Screenshots from Twitter

Social media provides an explicit glimpse for us into the broader fear of fat — society’s perpetual fixation with weight gain. Grievances like, “Due to coronavirus, my summer body will be postponed until 2021” were funny, relatable and even comforting. The former was a viral tweet (with over 100,000 retweets and 400,000 likes) which inadvertently gave way to increasingly morbid quarantine weight gain jokes and memes. One user stated, “I just stepped on the scale, I don’t need to eat again until 2021.” These complaints allow us to recognise that in the face of this pandemic, many of us find ourselves increasingly and obsessively mourning weight gain. 

“I anchor myself not with self-deprecating jokes, but by reaffirming that my body may change and weight may fluctuate during this lockdown - and that’s okay.”  

But it’s possible to renounce the capitalist notions of productivity which lay claim to our bodies through a change in our perspective. Along with months spent predominantly indoors, feelings of anxiety, exhaustion, stress and grief are but a few reasons for weight gain. In times of productivity-related feelings of guilt and shame, it’s important to remember that doing nothing and gaining weight during this period are as natural as those feelings. Being in lockdown can be triggering for people who deal with disordered eating, and can exacerbate weight-related anxiety. I anchor myself not with self-deprecating jokes, but by reaffirming that my body may change and weight may fluctuate during this lockdown - and that’s okay.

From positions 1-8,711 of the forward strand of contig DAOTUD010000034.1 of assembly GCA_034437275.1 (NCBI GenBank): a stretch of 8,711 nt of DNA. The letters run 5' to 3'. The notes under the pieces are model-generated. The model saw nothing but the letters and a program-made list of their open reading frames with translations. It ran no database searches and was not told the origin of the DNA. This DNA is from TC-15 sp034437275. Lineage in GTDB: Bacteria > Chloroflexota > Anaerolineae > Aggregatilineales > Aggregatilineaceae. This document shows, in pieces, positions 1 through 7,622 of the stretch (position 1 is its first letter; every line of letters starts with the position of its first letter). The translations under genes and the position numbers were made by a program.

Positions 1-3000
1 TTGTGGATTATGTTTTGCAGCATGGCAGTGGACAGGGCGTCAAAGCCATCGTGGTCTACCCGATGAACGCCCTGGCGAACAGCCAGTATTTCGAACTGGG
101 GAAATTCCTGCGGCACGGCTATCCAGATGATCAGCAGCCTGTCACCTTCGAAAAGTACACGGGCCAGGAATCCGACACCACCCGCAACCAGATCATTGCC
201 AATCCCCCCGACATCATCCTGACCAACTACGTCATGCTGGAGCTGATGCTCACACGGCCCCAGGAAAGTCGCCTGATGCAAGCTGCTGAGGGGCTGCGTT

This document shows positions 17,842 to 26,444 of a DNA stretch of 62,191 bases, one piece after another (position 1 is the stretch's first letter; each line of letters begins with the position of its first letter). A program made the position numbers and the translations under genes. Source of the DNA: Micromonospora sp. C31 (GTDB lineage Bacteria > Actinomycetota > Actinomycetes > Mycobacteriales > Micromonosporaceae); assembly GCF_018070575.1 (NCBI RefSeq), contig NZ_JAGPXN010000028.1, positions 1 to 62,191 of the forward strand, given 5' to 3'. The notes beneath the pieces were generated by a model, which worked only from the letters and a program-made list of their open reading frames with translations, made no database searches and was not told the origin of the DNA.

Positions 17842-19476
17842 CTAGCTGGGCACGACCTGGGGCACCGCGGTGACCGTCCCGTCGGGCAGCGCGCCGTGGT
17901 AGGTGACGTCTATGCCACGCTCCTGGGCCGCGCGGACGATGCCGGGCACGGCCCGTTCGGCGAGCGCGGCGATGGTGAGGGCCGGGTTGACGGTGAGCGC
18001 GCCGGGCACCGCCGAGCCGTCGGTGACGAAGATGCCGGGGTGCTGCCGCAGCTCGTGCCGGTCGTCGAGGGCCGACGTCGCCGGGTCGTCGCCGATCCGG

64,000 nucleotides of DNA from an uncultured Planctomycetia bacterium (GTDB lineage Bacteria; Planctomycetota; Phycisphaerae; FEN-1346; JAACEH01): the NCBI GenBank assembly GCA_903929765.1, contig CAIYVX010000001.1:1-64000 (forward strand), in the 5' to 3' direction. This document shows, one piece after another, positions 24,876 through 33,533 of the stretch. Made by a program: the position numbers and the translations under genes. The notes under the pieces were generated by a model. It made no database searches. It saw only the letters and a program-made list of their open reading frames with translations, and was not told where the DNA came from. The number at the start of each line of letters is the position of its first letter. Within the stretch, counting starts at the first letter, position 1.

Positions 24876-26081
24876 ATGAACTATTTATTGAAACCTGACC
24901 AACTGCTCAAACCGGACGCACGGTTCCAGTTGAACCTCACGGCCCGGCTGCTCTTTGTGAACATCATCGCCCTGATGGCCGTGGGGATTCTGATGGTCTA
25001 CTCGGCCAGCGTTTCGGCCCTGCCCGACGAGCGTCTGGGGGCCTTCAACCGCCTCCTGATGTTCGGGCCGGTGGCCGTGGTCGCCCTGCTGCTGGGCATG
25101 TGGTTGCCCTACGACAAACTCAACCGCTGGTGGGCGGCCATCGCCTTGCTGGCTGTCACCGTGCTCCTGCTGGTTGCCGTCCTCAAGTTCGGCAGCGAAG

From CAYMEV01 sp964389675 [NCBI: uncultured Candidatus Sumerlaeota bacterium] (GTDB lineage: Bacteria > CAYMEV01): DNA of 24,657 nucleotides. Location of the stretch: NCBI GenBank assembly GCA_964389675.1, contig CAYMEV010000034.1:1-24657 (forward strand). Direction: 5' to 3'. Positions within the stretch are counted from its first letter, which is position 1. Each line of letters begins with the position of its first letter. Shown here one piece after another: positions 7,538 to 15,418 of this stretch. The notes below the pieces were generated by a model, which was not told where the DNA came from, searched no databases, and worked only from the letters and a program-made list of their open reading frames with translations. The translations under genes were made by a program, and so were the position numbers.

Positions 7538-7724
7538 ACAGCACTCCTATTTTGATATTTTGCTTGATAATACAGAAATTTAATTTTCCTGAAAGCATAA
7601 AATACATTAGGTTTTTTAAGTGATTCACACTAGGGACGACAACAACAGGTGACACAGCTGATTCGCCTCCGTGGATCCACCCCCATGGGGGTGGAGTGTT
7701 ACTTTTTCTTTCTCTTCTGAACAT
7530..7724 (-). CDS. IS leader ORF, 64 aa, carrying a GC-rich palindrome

Mountain View

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Sometimes we forget there’s real power within the ease of the (re)post button. Individual feeds can seem divorced from the wider world. Still, weaved in the complex social and political matrix of social media, our digital actions don’t just have individual impacts. Being digitally connected with people across the world enables us to forge community - this is what makes social media compelling. Hashtag Insecure lets me virtually engage in discussions about the importance of sisterhood with strangers. However, we must examine how our actions can feed into prejudice. We should steer the conversation to promote an understanding of how overarching economic structures dictate our functional and corporal value. The ceaseless pressure to produce personal, academic and professional ‘results’ has converged with the abundance of sardonic humour about weight gain. This intersection reveals a culture that practically and physically aligns with the economic system, instead of evaluating and dismantling it.